In the great food debate, there are many options - local or commercial, GMO or non-GMO, organic or non-organic, with or without this ingredient. The options are numerous, but somewhere along the way we bought into the angst that food is either good OR bad. We all want choices, BUT we reserve the right to declare those that are different from mine to be wrong! A more respectful stance is to allow different views along a spectrum of choices of this AND that.
Recently, I moderated a panel discussion at the North American Millers' Association Corn Conference in Peoria, Illinois. Initially, the conversation was going to focus on non-GMO labeling and corn products. The panelists included experts in seed certification, seed production, corn milling, post-harvest testing, and a non-GMO certifying/labeling organization. During the panel discussion, we talked about labeling standards, food safety, corn production systems, grain handling and processing, food products, and consumer marketing. It would have been easy to referee a food fight with accusations, mistrust, half-truths, and BUTs/ORs, as if there were two sides clubbing each other with their ideas. Instead, we focused on AND which kept everyone engaged in the conversation. We talked about consumer confusion, market disruption, targeted uses, as well as trust, credibility, integrity, and affordability. In the end, we didn't agree philosophically and yet we agreed to continue the conversation recognizing our responsibility to consumers, farmers, families, and all the other stakeholders.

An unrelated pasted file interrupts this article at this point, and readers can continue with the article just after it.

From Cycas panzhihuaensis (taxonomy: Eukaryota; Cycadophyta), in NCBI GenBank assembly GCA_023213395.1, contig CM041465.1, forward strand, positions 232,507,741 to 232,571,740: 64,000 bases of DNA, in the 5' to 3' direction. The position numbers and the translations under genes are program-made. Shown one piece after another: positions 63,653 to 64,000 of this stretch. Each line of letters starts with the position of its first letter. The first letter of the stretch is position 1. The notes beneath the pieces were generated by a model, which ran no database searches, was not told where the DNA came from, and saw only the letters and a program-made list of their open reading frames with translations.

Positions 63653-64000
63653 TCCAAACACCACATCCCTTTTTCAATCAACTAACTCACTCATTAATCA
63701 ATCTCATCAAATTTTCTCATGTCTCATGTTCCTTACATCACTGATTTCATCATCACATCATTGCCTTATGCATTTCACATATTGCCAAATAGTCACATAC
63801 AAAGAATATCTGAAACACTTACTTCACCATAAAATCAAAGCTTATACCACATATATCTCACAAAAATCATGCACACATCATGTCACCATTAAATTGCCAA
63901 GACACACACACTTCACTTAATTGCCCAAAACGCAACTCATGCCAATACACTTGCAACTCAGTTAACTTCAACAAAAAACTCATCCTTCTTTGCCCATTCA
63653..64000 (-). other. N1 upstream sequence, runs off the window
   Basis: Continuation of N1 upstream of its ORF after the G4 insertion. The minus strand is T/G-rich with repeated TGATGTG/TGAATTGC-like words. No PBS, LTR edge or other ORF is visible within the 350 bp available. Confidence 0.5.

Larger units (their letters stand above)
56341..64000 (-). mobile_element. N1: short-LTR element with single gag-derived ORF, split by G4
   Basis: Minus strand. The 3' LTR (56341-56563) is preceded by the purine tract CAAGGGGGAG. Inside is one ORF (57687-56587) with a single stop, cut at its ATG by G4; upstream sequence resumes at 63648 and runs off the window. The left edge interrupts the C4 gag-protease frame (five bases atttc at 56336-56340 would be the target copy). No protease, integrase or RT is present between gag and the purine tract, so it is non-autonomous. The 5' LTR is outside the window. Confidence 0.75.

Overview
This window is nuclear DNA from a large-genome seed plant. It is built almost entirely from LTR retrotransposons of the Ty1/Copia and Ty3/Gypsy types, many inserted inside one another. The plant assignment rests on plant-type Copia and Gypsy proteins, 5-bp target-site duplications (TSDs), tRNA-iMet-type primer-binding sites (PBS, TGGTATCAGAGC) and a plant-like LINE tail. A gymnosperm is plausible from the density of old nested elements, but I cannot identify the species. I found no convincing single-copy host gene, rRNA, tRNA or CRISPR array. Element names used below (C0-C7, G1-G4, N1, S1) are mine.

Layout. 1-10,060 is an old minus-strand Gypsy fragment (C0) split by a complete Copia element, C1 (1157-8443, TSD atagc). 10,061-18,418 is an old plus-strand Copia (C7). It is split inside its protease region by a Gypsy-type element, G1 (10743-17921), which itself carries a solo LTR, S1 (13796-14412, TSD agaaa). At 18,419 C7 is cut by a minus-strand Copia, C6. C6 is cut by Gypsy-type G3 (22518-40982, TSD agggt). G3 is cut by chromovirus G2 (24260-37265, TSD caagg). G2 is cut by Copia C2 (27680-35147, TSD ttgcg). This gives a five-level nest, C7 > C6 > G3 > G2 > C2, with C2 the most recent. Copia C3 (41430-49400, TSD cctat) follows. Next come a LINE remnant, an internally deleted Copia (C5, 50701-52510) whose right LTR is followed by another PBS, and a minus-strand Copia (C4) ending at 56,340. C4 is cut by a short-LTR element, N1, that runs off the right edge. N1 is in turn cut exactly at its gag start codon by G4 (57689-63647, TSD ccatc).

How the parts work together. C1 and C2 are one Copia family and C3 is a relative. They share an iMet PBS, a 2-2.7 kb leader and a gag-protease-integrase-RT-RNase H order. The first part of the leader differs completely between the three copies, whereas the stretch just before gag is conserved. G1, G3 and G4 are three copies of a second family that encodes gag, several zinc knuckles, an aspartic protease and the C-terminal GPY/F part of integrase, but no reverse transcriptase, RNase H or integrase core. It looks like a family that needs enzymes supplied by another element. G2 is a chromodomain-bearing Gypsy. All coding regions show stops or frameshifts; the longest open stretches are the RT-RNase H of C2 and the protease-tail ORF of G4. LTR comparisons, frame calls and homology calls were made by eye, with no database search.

How much more progress we can make if our exchanges deepen our understanding rather than deepen our divides. Imagine a news program in which one expert pauses and says, "Hmm, I never considered that before. I think we should explore that more deeply." Listening may lead to better understanding.
So the next time someone wants to BUT in or asks you to BUT out, offer your AND instead and see where the conversation goes.